When the Ceiling Falls

Wednesday Jan 17

Part 1: The Falling Ceiling

6:00 AM

I am dozing. My alarm usually goes off at 5:30, but today my schedule’s been pushed back. I don’t have to be at work till 8:30 which means I’m sleeping in. I’m laying on my sleeping mat on the floor just a bit awake but also happy to be asleep.
Loud drops begin falling, splattering the floor beside me. I’m awake instantly.
The puddle spreads quickly. I begin sliding my bedding to the side of the floor. Another large drip blooms quickly next to the first. I move my sleeping stuff into the hall, and distractedly yell for Maggie, my roommate/landlord, who’s asleep in the other room.
Running back into the room to move something else out, I’m standing in the corner when the ceiling comes down.
It’s loud.
Water and dry wall breaking over my head and shoulders.
Its cold.
Cold water is spreading, filling the floor like a swimming pool, and I’m running out of the room. Another surge of water bubbles out of the ceiling as I reach the door to my room. I fall flat on my back, screaming, and riding a wave of water into the hallway as Maggie comes stumbling out of her room.


I lunge back into the room to grab my laptop off the desk by the door.
It’s cold, I’m wet. Maggie is frantic, and neither of us are wearing pants.
Water is spilling into the room, and overtaking the apartment.
Maggie puts on pants and calls the superintendent.
I’ve given up on everything in my room and we begin hauling boxes out of the hungry pool of water in the livingroom.
At some point I put on my hiking boots which I left by the door. At some point I wrap a dry towel around my waist.
The water pours in.


The room is unrecognizable. Covered in chunks of dry wall and scattered belongings. The fan in still attached to a metal bar in the ceiling though the bar is bent and hanging awkwardly in the center of the room. The building superintendent is here now and we’re videoing our private waterfall. I post a short video to snapchat. Then the super goes to turn off the all the water for the building.
I text my boss to say I might be late for work.
I call my parents. I tell them I’m okay but the apartment is flooded, particularly my room. They’re glad I’m okay.
My glasses have floated from my sleeping corner to the entrance of the room. They’re dirty but whole. I grab my purse off the desk. The fake black leather is wet. My wallet is a darker shade of green and the bills in it our crinkly with humidity but not soaking.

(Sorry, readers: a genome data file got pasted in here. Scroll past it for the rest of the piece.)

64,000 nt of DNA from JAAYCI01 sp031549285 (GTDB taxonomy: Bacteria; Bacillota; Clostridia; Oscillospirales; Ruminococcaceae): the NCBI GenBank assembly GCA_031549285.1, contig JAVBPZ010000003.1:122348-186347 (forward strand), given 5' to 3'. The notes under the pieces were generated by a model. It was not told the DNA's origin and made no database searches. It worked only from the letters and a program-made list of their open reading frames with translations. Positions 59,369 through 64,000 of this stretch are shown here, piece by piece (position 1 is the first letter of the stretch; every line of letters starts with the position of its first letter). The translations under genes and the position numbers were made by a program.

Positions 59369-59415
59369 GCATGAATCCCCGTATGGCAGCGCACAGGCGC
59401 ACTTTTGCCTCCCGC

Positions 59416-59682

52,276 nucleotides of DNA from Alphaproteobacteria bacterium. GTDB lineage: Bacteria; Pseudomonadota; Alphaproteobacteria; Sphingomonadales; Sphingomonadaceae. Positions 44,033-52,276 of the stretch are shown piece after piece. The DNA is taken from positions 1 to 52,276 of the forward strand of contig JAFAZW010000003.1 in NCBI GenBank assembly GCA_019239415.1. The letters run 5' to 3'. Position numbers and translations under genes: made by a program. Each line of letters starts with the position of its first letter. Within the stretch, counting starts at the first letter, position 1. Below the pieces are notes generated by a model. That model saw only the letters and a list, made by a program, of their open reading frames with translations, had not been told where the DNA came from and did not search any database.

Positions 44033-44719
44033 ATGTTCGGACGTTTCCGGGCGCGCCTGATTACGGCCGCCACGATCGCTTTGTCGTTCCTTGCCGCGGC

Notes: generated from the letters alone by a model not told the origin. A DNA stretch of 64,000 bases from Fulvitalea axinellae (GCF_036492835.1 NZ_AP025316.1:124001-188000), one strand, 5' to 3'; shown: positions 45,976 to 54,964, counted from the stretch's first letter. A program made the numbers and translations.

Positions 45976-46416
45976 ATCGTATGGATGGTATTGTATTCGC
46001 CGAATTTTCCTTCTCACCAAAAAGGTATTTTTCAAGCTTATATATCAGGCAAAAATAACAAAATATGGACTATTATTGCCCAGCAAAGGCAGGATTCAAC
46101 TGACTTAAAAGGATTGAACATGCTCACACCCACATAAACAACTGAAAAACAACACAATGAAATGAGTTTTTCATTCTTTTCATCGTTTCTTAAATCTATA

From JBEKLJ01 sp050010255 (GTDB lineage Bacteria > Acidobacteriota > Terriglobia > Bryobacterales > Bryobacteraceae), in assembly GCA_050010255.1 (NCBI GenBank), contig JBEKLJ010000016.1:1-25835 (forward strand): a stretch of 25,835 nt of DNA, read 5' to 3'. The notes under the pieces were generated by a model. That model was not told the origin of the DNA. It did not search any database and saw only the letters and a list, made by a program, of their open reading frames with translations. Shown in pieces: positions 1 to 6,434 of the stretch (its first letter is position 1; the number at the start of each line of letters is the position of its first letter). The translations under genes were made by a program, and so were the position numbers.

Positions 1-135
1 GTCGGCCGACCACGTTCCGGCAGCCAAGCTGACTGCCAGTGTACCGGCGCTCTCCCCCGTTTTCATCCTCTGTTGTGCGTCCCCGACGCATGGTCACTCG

The flow of water is subsiding, and Maggie ventures inside the room to collect more of my stuff. My suitcase is wet but a few of the sweaters in it are dry. The closet and my dresses in it are dry.


The super is back and helping us shuffle towels around the floor. He’s fielding calls from half the building. They’re confused cause they don’t have any water.
Little do they know that we will be the only apartment getting a shower this morning.


Maggie tells me I should go to work. She can stay here and take care of it.
I’m still wearing a towel around my waist to cover up my lack of pants. My shirt and hair are still wet and when the front door of the apartment is open I feel very cold.
Maggie loans me a pair of black work shoes and a pair of tights.
It seems odd to go to the bathroom when you’re standing in 1 inch of water, so I don’t.
I go into the other room and change into my work clothes. Tights, skirt, shirt.


I use a plastic shopping bag to carry my things. Phone, wallet, keys, work shoes, water bottle. Thankfully my jacket is mostly dry. Maggie is calmer now as she continues to lay out an endless supply of towels. She promises to keep me updated and I tell her to message me if she needs anything downtown.
I leave for work.

Part 2: Talking About It


Arriving at the Lincoln Center early I sit and call my parents again. They’re still glad I’m okay. They’re worried about where I will sleep tonight.
In the back of my mind I remember a library book I picked up yesterday and left by my sleeping mat in my room. I’ll probably owe the library $10 to replace it.


The shift starts. My hair is beginning to dry. I look a little less put together than normal, like maybe I snoozed my alarm one time too many, but I’m not too obviously waterlogged that anyone would notice.
My boss chats with me for a moment.
Other than her I tell no one.
If I did what would I say?

Once when I was in high school Charlotte and I got into a fender bender on a windy road by our house. When I called mom to tell her about it I didn’t know how to broach the subject. I chatted benignly for 5 minutes about everyday stuff before Charlotte finally took the phone from me and informed my mom about what happened.

Half a decade has passed since then and I’ve gotten better about telling my parents exactly what has happened, especially if it’s something bad. I haven’t really improved when it comes to other people.

I’m worried about handing my story out to someone who will turn it into outrage. Maybe they’ll tell a story about how something similar happened to their cousin and they’ll vent about how water loses are the worst. I couldn’t handle that right now. Everything is still too raw. I know if I let someone with strong opinions in I won’t muster the strength to calm them down. They’ll be like a clucking squirrel when I’m meek as a sparrow.
Maybe someone will pitty me, tell me how awful my situation is and tear up a little at the prospect of my lost belongings. That wouldn’t be right either. I feel pretty thankful for the things that didn’t get wet, and oddly thankful for all the things I don’t have because now I don’t have to worry about getting expensive clothes or shoes replaced.